“We [lived] under the Soviet regime for two years, when the Soviets came. It was difficult to change from the Polish regime to the Russian one. So we lived on. Then the war came and the UIA came, and help for our people. We helped our own, you know? With food and everything. I picked flowers and elderberries, and there was a doctor in Varkovichi and in the neighbouring village who took them. He gave me money [and I’d say]: ‘No, I don’t want money. I’ll take some iodine.’”
“They sentenced me to ten years. I was locked up for nine, and when Stalin died, I was rehabilitated. How old was I when they gave me the sentence? Seventeen or eighteen. [Q: Eighteen. Which year was the sentence given in?] What? [Q: Which year was the trial?] Which one? 1947. Yes, straight after the war. I was employed at the station, the one we’ve got here, I came to work [and was arrested]. I was so young still.”
“[The Poles] were at the [train] station, they operated the station. We also had our Ukrainians there, who’d joined the Poles and worked there. They’d turned, you know. But they still lived under the Soviets, they weren’t in the Party, there weren’t anywhere. They lived. And helped the UIA with products, with everything they could.”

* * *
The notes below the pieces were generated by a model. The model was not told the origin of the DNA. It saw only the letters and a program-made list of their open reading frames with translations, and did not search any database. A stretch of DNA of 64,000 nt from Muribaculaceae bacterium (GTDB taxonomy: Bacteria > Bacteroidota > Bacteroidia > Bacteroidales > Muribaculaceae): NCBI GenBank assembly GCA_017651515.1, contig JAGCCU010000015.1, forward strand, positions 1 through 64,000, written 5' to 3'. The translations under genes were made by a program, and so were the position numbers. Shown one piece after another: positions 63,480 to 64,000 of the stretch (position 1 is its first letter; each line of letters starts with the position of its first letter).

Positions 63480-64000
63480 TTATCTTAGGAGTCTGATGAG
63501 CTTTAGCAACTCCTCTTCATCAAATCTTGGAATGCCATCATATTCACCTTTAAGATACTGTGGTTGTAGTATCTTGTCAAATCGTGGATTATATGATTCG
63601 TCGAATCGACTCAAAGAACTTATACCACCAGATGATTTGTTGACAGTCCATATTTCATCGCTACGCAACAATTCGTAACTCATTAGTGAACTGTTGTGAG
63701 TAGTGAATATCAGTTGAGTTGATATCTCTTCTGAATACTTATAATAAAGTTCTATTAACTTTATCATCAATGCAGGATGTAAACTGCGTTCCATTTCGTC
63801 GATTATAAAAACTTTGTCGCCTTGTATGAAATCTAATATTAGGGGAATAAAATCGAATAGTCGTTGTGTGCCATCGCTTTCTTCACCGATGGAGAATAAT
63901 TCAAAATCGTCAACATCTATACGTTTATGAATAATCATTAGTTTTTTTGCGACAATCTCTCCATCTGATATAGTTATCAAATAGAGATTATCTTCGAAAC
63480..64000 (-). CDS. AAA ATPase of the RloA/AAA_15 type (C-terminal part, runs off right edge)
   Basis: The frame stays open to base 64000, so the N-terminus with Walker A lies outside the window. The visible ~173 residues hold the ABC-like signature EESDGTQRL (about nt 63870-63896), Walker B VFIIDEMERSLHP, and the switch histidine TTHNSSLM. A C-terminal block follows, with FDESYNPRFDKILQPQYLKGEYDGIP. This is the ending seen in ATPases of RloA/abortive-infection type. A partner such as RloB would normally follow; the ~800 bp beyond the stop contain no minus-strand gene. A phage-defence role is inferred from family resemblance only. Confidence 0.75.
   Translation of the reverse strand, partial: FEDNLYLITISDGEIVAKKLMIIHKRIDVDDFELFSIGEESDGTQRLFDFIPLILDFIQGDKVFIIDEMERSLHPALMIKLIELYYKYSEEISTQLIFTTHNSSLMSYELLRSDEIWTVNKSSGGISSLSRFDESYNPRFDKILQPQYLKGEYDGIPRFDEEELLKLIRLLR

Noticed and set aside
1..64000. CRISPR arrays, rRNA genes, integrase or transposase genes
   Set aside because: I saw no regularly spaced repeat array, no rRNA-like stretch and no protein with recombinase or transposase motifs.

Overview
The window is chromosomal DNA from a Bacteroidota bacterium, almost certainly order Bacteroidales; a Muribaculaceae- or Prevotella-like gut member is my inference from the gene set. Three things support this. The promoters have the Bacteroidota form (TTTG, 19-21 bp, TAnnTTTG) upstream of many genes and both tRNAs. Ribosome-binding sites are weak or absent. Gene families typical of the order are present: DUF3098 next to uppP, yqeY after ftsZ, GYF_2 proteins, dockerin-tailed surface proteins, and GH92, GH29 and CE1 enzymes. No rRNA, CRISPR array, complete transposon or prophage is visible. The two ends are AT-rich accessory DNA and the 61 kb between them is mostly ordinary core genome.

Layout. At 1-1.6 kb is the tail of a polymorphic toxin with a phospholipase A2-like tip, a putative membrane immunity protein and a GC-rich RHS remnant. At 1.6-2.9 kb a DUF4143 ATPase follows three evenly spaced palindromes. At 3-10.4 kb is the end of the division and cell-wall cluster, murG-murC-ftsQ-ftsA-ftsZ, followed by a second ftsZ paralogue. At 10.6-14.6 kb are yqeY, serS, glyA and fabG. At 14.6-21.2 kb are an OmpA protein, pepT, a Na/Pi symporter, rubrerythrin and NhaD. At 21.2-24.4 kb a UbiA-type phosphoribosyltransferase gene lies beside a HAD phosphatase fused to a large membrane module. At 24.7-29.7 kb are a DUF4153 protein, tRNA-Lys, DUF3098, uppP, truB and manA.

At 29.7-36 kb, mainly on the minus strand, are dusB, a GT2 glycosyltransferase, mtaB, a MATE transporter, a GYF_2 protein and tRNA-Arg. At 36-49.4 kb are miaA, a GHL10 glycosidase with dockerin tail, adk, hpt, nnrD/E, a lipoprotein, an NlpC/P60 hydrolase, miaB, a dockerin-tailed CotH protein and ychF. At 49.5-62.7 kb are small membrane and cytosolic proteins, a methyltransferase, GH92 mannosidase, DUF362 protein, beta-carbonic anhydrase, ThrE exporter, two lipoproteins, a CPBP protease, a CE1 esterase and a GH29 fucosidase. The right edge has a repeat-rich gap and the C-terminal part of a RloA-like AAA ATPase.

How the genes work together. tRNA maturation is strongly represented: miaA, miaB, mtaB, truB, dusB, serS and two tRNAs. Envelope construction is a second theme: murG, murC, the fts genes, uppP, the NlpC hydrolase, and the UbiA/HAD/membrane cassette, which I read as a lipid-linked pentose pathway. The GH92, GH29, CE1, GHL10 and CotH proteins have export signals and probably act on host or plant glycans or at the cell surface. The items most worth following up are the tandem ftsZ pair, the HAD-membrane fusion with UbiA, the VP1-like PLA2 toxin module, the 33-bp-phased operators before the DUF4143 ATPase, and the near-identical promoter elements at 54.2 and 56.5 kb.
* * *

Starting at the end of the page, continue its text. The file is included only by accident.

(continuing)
The Soviets undermined the authority of the Ukrainian Insurgent Army on purpose
Olha Antonovna Nesvizha, née Kvitka, was born on 19 October 1926 in Ozerany, Volhynia (which was part of Poland at the time). She grew up on her parents’ farm, where she worked as a farm hand after completing elementary school. She experienced the Soviet and Nazi occupation of Western Ukraine in Ozerany. In August 1943 her brother Hnat joined the Ukrainian Insurgent Army (UIA). However, he was killed in the autumn of the same year. The witness also helped the UIA, specifically, the sotnya (combat unit) Sabryuka - she brought them food and other necessary items. After the Red Army returned to Volhynia in 1944, she was arrested and sentenced to ten years of prison. She was held in Kharkiv, Tallinn, Vaivar, and then finally transported to a Soviet labour camp (gulag) by Lake Balkhash in Kazakhstan. While serving her sentence, she was put to sewing, but she also had to carry heavy rocks on her shoulders, work in a mine, or as a nurse. After her release she returned to Ozerany and worked at the local kolkhoz. Her husband and both her parents were also imprisoned in Soviet gulags. As of 2017 she lives in Ozerany near Dubno in Western Ukraine.